29 May 2010

Ethical Clothing Pledge

I'm going to deviate a little bit from my normal home decorating blog posts, and talk a little bit about a new commitment of mine.

When I was on holidays, I started thinking long and hard about upgrading my wardrobe. As someone with a tendency towards buying cheap but cute fashion, I had a wardrobe full of stuff that, although cheap, was also poorly made and typically didn't last long. I decided that I'd like to invest in some pieces that would wear better and therefore last longer.

At the same time, I started thinking a little bit more about where my clothes actually came from, and whether I could buy more ethically. Aside from owning quite a few staple pieces from American Apparel (who are excellent for basics like shirts, simple dresses and skirts), most of my clothing had been bought from cheap, presumably unethical companies. So, I started to do some research and, in the process, I was pointed in the direction of Isis in Tasmania and her Ethical Clothing Pledge. In a nutshell, the Ethical Clothing Pledge states that you will only purchase clothing that complies with one or more of the following:

1. Pre-loved
2. Handmade 
3. Reconstructed
4. Made with ethical / environmentally friendly materials
5. Made by a company with strong ethical policy & workers' rights

This is how I've decided to try and purchase my clothing from now on, so I'm officially (and publically) taking the Ethical Clothing Pledge.

Already, I've made some significant progress. I've managed to buy some excellent pre-loved pants from eBay (worn only a couple of times by the previous owner), and bought some more staple items from American Apparel. I've found a local designer, Irene from Wind and Water, who makes her own amazing tops, dresses and pants - I've already bought one item, and hope to buy many more! And I even managed to buy a new jacket (something I thought would be impossible!) from an ethical organic company called Salts, who sell their wares on Etsy. I'm yet to tackle items such as underwear, but thankfully Isis has a list on her website, so I shouldn't have too much trouble.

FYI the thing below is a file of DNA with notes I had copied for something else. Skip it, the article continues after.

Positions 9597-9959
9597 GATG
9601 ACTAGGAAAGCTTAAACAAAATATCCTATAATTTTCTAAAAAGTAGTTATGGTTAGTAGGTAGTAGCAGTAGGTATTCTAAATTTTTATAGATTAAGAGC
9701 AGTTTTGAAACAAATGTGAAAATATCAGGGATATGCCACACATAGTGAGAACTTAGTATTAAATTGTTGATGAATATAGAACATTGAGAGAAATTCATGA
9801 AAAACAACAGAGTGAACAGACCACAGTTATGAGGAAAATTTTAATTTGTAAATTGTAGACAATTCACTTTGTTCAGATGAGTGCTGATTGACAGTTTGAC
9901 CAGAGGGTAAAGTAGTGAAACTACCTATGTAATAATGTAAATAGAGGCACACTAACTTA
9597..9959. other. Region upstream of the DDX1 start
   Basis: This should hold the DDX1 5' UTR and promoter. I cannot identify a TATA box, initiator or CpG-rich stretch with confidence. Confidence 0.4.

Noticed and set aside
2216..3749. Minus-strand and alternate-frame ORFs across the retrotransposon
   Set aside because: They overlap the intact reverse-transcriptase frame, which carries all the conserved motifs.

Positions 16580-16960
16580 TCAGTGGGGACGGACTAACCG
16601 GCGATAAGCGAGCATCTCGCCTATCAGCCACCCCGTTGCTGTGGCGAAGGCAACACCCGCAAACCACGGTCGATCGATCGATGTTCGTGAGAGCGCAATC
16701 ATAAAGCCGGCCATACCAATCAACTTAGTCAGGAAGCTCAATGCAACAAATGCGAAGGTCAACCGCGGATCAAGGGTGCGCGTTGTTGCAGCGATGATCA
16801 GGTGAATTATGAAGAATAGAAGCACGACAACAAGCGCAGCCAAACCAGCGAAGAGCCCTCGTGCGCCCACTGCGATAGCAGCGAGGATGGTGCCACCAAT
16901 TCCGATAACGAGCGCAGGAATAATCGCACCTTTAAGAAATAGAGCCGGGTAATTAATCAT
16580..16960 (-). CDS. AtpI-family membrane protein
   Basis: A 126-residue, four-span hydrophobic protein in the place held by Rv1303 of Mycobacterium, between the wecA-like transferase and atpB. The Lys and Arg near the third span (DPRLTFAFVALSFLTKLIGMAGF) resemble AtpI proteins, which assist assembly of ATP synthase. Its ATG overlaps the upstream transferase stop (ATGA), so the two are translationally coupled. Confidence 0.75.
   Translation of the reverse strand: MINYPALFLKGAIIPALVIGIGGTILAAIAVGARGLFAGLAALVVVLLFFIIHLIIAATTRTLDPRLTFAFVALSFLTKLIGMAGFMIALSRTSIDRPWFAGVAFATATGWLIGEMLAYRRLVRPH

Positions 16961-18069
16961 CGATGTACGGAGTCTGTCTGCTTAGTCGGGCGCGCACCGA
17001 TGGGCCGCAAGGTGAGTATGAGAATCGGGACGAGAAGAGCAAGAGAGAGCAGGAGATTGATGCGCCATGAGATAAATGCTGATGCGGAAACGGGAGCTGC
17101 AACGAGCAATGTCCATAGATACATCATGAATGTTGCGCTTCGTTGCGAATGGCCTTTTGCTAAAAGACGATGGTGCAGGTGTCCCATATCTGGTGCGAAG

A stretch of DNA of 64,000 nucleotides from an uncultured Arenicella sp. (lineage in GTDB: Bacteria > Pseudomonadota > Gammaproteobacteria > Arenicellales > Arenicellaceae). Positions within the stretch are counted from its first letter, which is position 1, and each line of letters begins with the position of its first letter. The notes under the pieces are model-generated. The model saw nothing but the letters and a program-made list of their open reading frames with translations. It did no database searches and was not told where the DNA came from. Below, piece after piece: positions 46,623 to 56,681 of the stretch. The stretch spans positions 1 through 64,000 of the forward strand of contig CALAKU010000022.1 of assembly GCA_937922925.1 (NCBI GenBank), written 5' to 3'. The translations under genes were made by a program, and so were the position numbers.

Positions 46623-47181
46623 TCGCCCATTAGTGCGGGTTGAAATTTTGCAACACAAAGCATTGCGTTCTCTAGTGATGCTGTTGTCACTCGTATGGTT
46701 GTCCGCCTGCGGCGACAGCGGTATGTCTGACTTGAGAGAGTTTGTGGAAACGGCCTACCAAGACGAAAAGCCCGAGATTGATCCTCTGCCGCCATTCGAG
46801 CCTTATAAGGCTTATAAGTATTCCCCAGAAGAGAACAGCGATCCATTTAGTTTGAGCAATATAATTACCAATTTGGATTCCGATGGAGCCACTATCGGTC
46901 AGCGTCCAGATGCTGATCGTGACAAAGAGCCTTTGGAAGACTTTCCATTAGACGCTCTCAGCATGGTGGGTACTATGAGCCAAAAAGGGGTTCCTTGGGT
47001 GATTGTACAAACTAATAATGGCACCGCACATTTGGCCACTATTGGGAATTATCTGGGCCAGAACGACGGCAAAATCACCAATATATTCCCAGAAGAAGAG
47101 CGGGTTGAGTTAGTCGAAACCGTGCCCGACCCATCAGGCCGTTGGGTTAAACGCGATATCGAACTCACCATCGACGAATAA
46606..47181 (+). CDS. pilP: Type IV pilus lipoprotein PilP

I've even researched some of the bigger brands, and found that places like Cue and Bardot are certified by Ethical Clothing Australia (which is fantastic given that I've recently bought items from both of these companies). I've also found that Just Group, responsible for brands like Just Jeans, Peter Alexander (my favourite pyjamas) and Portmans, have committed themselves to trying to remain vigilant with regards to the ethical supply of their garments.